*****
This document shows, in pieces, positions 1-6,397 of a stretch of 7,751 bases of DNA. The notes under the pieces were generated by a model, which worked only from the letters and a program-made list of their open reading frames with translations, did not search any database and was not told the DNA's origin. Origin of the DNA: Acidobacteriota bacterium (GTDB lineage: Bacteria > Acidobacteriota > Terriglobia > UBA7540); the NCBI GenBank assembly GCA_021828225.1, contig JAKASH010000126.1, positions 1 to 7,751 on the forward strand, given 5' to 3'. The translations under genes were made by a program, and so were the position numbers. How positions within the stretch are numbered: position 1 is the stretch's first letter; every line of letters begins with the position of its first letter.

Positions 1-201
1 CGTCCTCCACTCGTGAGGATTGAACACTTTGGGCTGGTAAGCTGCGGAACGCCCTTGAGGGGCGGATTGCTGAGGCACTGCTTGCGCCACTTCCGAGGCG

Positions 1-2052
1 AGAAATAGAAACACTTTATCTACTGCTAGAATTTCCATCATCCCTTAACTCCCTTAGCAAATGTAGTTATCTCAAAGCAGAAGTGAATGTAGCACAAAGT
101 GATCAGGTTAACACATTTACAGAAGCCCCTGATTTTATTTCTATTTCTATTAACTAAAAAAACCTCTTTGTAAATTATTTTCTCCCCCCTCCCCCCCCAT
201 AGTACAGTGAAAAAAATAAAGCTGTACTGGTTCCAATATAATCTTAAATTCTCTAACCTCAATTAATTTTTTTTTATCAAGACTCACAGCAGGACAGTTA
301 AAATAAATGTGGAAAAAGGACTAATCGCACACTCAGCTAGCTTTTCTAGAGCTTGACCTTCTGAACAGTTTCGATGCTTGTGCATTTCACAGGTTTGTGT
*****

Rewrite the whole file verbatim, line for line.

This document shows, in pieces, positions 1-6,397 of a stretch of 7,751 bases of DNA. The notes under the pieces were generated by a model, which worked only from the letters and a program-made list of their open reading frames with translations, did not search any database and was not told the DNA's origin. Origin of the DNA: Acidobacteriota bacterium (GTDB lineage: Bacteria > Acidobacteriota > Terriglobia > UBA7540); the NCBI GenBank assembly GCA_021828225.1, contig JAKASH010000126.1, positions 1 to 7,751 on the forward strand, given 5' to 3'. The translations under genes were made by a program, and so were the position numbers. How positions within the stretch are numbered: position 1 is the stretch's first letter; every line of letters begins with the position of its first letter.

Positions 1-201
1 CGTCCTCCACTCGTGAGGATTGAACACTTTGGGCTGGTAAGCTGCGGAACGCCCTTGAGGGGCGGATTGCTGAGGCACTGCTTGCGCCACTTCCGAGGCG

Positions 1-2052
1 AGAAATAGAAACACTTTATCTACTGCTAGAATTTCCATCATCCCTTAACTCCCTTAGCAAATGTAGTTATCTCAAAGCAGAAGTGAATGTAGCACAAAGT
101 GATCAGGTTAACACATTTACAGAAGCCCCTGATTTTATTTCTATTTCTATTAACTAAAAAAACCTCTTTGTAAATTATTTTCTCCCCCCTCCCCCCCCAT
201 AGTACAGTGAAAAAAATAAAGCTGTACTGGTTCCAATATAATCTTAAATTCTCTAACCTCAATTAATTTTTTTTTATCAAGACTCACAGCAGGACAGTTA
301 AAATAAATGTGGAAAAAGGACTAATCGCACACTCAGCTAGCTTTTCTAGAGCTTGACCTTCTGAACAGTTTCGATGCTTGTGCATTTCACAGGTTTGTGT